On Nov. 4, 1979, as the Iranian revolution reached its boiling point, militants stormed the U.S. Embassy in Tehran, taking 52 Americans hostage. But, in the midst of the chaos, six Americans manage to slip away and find refuge in the home of Canadian Ambassador Ken Taylor. Knowing it is only a matter of time before the six are found out and likely killed, the Canadian and American governments asked the CIA to intervene. The CIA turned to its top "exfiltration" specialist, Tony Mendez, to come up with a plan to get the six Americans safely out of the country a plan so incredible, it could only happen in the movies. "Argo" also stars Bryan Cranston, Academy Award winner Alan Arkin and John Goodman.
Richard Roeper calls the film "one of the best movies of the year." Rafer Guzman, in Newsday, calls it "a well-told story that's timely, topical and thoroughly entertaining." Ann Hornaday, in the Washington Post, calls it "serious and substantive, an ingeniously written and executed drama fashioned from a fascinating, little-known chapter of recent history." Manohla Dargis, in the New York Times, says "In the end, this is a story about outwitting rather than killing the enemy, making it a homage to actual intelligence and an example of the same." Rated R for language and some violent images, "Argo" runs 120 minutes.
The Opera House Cinema Series is sponsored by Lake Shore Savings Bank. Tickets are available at the door for $7 (adults), $6.50 (seniors & Opera House members) and $5 (students) the night of each screening. A book of ten movie passes is available for $60 at the door, at the box office. For more information, call the box office at 716-679-1891.
Live at the Met
FREDONIA The 1891 Fredonia Opera House continues the 2012-13 season of Live at the Met high definition opera broadcasts from the Metropolitan Opera with Wolfgang Amadeus Mozart's final Italian opera, La Clemenza di Tito, on Saturday at 1 p.m.
"This week's offering, La Clemenza di Tito, is a rarely seen classic set in ancient Rome, with a charismatic cast of stars," says Opera House Executive Director Rick Davis.
Mozart's opera about a Roman emperor who is the subject of a vengeful woman's assassination scheme comes to Live in HD screens for the first time. The cast includes El?na Garan?a in the trousers role of Sesto, a young nobleman in love with the passionate Vitellia, sung by Barbara Frittoli. Giuseppe Filianoti sings the role of the emperor Tito, with Lucy Crowe (in her Met debut) and Kate Lindsey as the young lovers Servilia and Annio.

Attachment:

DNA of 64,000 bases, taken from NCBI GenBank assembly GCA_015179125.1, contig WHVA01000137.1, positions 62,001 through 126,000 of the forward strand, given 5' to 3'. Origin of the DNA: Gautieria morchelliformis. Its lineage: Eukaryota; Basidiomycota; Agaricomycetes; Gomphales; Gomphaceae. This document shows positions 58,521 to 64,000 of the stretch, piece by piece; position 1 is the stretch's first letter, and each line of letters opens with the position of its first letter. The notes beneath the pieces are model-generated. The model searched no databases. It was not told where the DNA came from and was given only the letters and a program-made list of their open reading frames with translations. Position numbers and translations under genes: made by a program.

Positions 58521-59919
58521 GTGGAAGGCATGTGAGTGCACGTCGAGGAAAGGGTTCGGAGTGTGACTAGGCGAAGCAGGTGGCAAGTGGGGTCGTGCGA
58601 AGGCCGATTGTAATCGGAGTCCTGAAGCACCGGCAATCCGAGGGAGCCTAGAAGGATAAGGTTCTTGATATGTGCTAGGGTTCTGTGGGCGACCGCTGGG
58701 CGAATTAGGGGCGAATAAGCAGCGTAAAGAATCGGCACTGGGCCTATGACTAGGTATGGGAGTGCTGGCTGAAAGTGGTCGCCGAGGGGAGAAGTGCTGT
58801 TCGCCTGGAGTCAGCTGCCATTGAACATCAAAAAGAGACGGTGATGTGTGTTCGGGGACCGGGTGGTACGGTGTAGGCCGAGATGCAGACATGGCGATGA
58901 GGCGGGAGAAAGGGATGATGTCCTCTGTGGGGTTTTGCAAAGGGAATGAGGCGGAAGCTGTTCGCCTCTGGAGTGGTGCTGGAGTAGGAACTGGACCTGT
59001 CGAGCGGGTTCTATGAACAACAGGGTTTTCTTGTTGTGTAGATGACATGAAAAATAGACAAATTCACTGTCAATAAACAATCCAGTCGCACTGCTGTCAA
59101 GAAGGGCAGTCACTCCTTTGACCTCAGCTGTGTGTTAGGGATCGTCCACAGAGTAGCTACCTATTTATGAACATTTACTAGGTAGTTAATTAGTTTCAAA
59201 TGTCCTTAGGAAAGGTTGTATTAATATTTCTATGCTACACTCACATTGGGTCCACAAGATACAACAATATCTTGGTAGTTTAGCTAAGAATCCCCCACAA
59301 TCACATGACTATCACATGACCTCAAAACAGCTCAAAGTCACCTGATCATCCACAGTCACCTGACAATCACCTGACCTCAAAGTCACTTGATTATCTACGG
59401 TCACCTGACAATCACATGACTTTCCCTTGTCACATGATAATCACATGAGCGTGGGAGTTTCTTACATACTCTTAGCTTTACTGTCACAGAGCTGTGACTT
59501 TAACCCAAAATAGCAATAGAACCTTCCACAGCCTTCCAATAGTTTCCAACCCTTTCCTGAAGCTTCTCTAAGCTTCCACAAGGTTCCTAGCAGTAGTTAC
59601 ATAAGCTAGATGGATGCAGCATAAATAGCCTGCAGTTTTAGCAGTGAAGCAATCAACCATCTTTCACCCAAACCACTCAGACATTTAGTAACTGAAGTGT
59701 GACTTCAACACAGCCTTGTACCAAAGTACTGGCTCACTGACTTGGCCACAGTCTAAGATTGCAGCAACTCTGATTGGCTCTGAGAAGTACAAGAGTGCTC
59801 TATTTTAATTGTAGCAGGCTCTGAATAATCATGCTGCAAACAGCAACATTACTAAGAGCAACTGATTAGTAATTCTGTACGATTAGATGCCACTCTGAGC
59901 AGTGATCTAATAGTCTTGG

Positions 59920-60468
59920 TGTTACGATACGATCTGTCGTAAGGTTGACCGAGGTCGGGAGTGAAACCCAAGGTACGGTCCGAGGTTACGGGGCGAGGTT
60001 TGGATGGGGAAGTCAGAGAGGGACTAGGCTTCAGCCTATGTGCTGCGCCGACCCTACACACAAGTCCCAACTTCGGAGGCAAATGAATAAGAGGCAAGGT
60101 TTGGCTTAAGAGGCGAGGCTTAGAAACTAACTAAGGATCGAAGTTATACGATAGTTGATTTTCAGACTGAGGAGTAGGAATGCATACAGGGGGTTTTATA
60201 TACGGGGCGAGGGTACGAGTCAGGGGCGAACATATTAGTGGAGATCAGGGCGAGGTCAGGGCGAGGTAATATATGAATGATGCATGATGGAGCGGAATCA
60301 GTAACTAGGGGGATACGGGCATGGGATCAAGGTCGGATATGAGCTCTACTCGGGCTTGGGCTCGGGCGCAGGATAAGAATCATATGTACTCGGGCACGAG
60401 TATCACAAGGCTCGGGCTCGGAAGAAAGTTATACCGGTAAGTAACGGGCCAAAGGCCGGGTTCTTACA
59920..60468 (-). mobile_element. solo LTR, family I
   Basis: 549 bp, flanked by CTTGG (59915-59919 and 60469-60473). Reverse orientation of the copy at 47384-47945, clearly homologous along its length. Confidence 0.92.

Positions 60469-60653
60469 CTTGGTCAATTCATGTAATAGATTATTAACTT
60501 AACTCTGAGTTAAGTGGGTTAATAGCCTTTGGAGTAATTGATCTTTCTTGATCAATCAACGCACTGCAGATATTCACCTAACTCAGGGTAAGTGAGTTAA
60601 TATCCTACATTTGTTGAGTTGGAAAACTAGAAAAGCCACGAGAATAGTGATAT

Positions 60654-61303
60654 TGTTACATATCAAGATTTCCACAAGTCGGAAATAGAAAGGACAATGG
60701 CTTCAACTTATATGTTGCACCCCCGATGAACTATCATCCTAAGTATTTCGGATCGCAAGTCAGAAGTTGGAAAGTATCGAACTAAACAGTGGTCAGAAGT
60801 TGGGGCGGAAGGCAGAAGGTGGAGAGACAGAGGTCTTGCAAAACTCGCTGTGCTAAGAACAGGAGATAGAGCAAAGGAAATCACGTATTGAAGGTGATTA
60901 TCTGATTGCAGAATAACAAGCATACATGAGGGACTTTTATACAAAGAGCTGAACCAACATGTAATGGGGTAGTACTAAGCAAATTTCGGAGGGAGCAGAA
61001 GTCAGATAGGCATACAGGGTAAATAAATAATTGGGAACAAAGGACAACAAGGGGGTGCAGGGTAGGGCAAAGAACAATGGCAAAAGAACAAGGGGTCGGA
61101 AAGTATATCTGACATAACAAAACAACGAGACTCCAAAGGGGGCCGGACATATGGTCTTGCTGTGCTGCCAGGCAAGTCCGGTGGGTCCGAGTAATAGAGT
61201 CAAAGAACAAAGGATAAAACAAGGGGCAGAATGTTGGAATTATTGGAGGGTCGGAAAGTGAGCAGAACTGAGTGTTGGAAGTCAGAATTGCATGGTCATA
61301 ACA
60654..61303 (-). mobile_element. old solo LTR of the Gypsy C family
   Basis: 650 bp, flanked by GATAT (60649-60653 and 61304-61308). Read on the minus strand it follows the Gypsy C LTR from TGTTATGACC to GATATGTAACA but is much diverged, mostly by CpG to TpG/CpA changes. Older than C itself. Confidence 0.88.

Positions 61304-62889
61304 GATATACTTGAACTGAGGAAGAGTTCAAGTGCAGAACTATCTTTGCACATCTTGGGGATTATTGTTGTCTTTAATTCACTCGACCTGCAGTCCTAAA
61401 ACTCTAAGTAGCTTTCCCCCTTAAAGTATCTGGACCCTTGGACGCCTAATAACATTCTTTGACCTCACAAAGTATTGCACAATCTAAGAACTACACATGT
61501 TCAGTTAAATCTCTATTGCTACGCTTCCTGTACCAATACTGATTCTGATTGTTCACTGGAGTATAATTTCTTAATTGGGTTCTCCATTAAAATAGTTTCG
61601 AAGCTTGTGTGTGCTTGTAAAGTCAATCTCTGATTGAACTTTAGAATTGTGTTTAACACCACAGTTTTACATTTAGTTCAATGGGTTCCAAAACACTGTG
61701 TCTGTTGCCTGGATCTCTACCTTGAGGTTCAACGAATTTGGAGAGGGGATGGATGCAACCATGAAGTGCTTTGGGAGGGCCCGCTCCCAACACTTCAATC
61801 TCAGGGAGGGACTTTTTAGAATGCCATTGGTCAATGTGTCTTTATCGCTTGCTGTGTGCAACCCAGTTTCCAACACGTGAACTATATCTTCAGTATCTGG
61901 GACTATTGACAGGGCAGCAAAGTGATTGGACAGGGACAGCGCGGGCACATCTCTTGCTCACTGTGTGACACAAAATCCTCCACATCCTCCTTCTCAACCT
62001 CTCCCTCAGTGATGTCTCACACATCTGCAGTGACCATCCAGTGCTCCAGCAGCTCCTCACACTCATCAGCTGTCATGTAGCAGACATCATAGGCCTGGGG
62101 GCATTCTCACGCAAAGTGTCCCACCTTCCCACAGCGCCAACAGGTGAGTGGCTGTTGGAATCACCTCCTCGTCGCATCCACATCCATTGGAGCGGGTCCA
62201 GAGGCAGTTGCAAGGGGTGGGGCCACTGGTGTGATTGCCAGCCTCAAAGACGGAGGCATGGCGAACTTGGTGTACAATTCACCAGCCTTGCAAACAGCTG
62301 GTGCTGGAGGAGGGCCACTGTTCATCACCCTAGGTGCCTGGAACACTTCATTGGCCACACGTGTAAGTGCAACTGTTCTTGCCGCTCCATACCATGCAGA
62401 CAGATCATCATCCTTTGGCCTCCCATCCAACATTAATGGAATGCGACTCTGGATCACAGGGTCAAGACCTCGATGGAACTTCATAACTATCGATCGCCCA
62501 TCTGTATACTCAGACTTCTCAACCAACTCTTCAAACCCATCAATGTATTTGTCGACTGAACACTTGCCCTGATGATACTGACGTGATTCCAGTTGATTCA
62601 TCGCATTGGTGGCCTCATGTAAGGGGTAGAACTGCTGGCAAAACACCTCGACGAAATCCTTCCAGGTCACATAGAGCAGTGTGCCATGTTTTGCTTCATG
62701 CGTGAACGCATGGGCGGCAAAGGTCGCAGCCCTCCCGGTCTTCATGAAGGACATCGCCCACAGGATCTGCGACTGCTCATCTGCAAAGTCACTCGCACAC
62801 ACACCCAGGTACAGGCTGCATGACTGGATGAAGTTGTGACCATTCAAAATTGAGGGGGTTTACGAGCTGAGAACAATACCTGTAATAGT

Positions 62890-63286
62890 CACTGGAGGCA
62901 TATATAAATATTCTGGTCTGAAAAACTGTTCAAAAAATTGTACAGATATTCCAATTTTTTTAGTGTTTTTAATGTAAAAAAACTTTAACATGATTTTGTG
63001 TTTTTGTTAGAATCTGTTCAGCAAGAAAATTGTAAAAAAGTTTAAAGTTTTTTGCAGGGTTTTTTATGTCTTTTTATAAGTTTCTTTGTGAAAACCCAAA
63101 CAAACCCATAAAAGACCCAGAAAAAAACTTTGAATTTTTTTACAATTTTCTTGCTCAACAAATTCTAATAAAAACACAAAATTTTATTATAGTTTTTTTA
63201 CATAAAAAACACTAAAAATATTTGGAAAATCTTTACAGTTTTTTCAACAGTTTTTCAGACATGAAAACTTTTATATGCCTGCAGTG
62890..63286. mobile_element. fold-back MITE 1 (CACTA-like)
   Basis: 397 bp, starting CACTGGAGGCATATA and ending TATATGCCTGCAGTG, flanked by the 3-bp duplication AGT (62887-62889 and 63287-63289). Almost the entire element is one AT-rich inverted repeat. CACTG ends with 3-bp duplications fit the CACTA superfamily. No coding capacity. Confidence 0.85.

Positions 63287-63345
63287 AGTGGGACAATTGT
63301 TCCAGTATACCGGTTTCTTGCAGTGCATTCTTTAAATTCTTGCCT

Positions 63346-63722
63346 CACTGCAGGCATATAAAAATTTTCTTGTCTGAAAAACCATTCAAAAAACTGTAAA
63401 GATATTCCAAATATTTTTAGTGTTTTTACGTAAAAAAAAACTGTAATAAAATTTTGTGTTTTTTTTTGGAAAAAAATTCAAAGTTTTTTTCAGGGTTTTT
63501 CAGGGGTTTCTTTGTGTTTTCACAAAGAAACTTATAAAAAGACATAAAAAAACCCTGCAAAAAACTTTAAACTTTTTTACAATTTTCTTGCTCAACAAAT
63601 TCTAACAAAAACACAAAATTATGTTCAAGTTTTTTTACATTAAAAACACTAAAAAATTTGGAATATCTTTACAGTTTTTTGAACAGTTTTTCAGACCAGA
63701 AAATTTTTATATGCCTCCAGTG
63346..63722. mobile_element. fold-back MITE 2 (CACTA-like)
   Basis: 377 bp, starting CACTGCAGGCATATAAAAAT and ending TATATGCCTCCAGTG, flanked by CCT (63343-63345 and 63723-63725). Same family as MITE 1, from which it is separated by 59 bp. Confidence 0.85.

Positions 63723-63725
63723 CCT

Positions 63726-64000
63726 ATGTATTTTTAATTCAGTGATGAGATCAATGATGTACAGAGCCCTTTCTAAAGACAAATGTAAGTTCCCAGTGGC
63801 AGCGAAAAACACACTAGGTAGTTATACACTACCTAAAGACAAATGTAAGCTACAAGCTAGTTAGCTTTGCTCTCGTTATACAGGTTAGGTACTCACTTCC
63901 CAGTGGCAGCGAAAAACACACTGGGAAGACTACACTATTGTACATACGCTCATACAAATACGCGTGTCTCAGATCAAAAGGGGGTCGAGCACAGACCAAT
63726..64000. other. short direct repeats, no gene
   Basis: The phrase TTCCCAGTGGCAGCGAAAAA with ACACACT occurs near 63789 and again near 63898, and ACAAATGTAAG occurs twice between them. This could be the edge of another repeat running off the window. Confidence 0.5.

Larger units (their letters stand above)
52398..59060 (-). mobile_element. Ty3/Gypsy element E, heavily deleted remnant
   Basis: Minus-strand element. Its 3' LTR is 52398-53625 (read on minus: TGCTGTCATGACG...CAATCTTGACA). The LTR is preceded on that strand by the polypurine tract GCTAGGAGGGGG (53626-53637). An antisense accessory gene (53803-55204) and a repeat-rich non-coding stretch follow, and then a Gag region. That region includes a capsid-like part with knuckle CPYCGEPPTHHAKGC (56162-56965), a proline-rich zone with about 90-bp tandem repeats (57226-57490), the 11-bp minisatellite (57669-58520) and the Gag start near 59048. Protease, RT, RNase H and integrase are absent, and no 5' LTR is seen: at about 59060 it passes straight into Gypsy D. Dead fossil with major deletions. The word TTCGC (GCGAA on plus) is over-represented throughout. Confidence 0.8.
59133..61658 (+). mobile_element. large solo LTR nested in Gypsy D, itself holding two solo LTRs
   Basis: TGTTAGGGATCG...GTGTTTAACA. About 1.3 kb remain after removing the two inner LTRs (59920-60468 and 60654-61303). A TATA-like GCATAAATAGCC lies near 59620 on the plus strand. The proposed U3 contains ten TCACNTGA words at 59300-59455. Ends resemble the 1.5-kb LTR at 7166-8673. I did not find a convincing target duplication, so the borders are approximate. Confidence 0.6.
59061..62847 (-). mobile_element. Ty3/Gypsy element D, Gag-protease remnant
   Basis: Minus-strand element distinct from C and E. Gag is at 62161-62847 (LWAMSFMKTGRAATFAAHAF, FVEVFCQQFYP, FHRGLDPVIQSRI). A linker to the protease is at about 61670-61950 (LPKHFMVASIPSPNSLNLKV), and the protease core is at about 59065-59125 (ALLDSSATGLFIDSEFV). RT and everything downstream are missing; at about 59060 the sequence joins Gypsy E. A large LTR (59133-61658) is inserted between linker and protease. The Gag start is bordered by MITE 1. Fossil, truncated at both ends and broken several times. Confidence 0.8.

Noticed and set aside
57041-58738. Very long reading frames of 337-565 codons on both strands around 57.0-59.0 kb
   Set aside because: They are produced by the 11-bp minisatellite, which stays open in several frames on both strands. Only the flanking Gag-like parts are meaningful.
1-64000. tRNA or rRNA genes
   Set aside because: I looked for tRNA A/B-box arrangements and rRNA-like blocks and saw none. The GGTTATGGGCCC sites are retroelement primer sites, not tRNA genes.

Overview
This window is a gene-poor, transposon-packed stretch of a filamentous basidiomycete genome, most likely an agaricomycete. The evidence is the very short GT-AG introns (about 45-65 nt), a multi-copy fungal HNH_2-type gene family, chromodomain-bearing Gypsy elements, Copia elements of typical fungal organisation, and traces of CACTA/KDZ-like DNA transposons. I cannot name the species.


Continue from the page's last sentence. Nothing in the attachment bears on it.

Jean-Pierre Ponnelle's classic Met production presents the opera as it might have been seen in Mozart's time, with stylized settings suggesting a historic vision of ancient times. Baroque specialist Harry Bicket leads the opera, which includes one of Mozart's most famous arias, Sesto's wrenching "Parto, parto."
The production lasts three hours, 13 minutes, notes Davis. "There is one intermission," he adds, "during which the Opera House will have snacks and beverages available for purchase in the trustee room on the second floor of Village Hall. No food or beverage is allowed inside the theatre."
Live at the Met opera broadcasts are made possible by Dr. James M. and Marcia Merrins, who funded the purchase of the satellite transmission and projection equipment used in the series. Additional support comes from Bob and Shirley Coon, Bob and Susan Dilks, Steve and Mary Rees and DFT Communications.
Tickets to La Clemenza di Tito are $20 ($18 for Opera House and Met members, $15 for students) and are available in advance by calling the Box Office at 679-1891 Tuesday Friday, 1-5 p.m.
The Opera House also is offering a new flexible opera subscription consisting of nine tickets that can be used however the patron wants one at a time to nine different operas, all at once for nine people, or anything in between. The flexible opera subscription is $161.
Chautauqua County's only performing arts center presenting its own programming year-round, the 1891 Fredonia Opera House is a member-supported not-for-profit organization located in Village Hall in downtown Fredonia.